Goosebumps the Musical

Something Goosebump this way comes

Oregon Children's Theatre's world premiere "Goosebumps The Musical: Phantom of the Auditorium," based on R.L. Stine's beloved series, scares up a little fun

Spooky phantoms, hauntings, and clouds of purple and green smoke fill the Newmark Theatre this Halloween season. Don’t worry, you won’t get too much stage fright. Goosebumps The Musical: Phantom of the Auditorium is a clever junior who-done-it. The gumshoeing of Scooby-Doo meets a middle-school take on Phantom of the Opera with a surprise ending. The kids will get a kick out of solving the riddles of who is the person behind the mask and laugh along with the clumsy moments of growing up.

Stan Foote, artistic director of Oregon Children’s Theatre and director of  this musical, again sets a high bar for a smart, funny and well-staged musical for younger audiences. Like any good children’s art, Goosebumps entertains adults, as well. It’s always a thrill to see young actors in professional productions hit their notes, dance steps, and lines as well as their older counterparts. Goosebumps: The Musical, based on the beloved R.L. Stine book series, is a play within a play within a play. The students of drama teacher Ms. Walker are given a haunted script, discover a chilling lair below the school’s basement, and are ghosted by a phantom who tries to stop the show from going on. There’s disaster afoot with ruined backdrops painted blood-red, an Egyptian tomb, and some fainting by the students in the process.

The clue in the auditorium: Goosebumps in the night. Photo: Owen Carey

The clue in the auditorium: Goosebumps in the night. Photo: Owen Carey

Katie McClanan plays Brooke, a consummate drama geek who lives for the velvet curtain and green lights. She gets the lead, not just in Ms. Walker’s play, but also in solving the mystery of the phantom. Her best friend Zeke (Skylar Derthick) is as obsessed with the stage and plays second detective. They’re a tight duo, natural actors with bright singing voices. But once Brian (Brendan Long) the new kid comes along, a dynamic trio hits the stage and Goosebumps: The Musical poses a serious threat to screen time. Many charming moments are devoted to Brian and Brooke’s crush on each other. McClanan’s performance of Babbling Brooke is a love song to the nervous jitters when you try to make small talk with a cute boy. For most of Brooke and Brian’s time together, they’re with Zeke setting out to solve the mystery of the phantom. Like most kids they have a lot of demands: keeping up with homework, memorizing lines, and doing detective work.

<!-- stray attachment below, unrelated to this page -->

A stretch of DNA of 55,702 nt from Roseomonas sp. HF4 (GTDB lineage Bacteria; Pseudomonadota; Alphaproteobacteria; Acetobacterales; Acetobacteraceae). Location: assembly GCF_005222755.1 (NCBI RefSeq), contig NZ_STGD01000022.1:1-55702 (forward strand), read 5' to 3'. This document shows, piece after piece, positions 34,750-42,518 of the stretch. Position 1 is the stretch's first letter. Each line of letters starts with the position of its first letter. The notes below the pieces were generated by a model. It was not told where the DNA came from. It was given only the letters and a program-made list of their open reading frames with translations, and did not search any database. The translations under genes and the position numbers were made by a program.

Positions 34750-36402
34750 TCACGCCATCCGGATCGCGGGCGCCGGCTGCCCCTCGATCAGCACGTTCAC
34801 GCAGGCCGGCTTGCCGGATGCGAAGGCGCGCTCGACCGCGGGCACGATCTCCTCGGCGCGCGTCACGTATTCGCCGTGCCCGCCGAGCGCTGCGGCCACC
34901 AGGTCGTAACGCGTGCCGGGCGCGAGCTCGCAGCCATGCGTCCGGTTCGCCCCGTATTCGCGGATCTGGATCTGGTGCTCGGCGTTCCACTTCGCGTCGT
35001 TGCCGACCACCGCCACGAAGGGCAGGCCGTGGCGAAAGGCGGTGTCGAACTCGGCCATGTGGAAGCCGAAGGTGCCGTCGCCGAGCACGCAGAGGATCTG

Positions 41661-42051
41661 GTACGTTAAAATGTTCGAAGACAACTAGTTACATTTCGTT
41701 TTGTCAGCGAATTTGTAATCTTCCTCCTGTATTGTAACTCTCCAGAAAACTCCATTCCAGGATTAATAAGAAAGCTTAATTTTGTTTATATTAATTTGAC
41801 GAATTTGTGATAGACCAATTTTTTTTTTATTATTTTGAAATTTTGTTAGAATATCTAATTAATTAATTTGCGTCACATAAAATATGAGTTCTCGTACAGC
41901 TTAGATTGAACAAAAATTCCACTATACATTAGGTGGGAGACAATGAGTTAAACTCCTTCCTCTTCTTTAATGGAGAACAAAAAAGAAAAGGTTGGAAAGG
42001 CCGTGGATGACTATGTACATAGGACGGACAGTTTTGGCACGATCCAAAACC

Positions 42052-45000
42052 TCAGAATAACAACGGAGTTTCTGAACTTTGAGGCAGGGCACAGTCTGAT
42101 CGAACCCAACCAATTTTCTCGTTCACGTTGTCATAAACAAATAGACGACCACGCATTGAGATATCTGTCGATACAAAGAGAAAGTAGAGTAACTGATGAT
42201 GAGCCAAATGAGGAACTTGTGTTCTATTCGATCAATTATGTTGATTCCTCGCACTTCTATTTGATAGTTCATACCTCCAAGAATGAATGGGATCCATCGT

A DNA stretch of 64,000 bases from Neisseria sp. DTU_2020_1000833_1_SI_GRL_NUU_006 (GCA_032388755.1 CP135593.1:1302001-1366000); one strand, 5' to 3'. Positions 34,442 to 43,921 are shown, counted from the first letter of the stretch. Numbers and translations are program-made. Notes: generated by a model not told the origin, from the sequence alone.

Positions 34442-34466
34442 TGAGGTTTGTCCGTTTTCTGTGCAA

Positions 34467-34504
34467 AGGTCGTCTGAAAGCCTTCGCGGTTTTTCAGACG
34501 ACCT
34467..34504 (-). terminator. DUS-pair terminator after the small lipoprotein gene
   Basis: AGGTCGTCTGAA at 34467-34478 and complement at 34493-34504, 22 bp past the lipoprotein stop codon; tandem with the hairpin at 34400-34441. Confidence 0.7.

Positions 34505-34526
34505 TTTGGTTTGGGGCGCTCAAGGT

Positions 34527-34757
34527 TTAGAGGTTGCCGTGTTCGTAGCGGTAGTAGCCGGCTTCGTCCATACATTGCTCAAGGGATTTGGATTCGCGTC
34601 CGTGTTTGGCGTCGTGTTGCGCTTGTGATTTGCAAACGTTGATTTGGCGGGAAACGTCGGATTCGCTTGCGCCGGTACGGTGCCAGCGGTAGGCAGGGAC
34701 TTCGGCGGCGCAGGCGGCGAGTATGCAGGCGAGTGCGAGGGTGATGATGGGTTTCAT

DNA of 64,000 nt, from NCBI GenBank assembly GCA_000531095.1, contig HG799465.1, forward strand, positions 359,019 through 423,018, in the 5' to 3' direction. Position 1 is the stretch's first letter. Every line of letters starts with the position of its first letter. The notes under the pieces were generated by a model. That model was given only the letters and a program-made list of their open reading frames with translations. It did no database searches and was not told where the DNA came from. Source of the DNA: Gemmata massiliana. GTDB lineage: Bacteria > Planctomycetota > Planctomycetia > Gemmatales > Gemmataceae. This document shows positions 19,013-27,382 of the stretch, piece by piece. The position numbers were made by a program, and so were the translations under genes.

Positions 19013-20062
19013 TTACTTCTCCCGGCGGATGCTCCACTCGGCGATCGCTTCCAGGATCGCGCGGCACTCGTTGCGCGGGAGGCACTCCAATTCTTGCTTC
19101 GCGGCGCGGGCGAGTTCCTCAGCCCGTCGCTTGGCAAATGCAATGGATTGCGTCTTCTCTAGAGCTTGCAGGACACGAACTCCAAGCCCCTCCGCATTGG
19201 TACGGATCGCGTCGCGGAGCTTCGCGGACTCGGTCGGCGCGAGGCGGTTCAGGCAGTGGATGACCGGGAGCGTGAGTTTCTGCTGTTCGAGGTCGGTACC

Doing anything Friday night? How about hanging out on 82nd Avenue?

The East Side strip, which runs north-south for many miles, was once considered a barrier of sorts between the city and the sprawl, and also an economic barrier, with a richer urban population to the west and a poorer, semi-rural population to the east. East County didn’t get in the game very much, and when it did, it was often as a political football. 82nd became neon central, home to everything from used car lots to Southeast Asian restaurants to massage parlors – and, increasingly, a rich stew of ethnic and immigrant cultures.

Signs of the times: Sabina Haque's 82nd Avenue.

Signs of the times: Sabina Haque’s 82nd Avenue.

That’s what makes it interesting to Portland artist Sabina Haque, a very good painter and collagist whose work in recent years has moved also toward installation, film, and cultural and cross-cultural projects, including her provocative series on drone warfare in Pakistan, where she grew up.

Haque, as artist in residence for the Portland Archives & Records Center, has been digging deeply into the area’s long and complicated history, finding a cultural through-line to match the strip of concrete that divides culture from culture and east from west. From 6 to 9 p.m. on Friday she’ll unveil what she’s created in Annexation & Assimilation: East 82nd Ave, a giant exhibition/event in the 8,000-square-foot APANO/JADE multicultural center at 82nd and Southeast Division Street. The free event will include video projections on 20-foot screens, oral histories, shadow theater, poster installations and more – for some, a rousing introduction to a part of Portland they hardly know; to others, a simple statement of the place they live.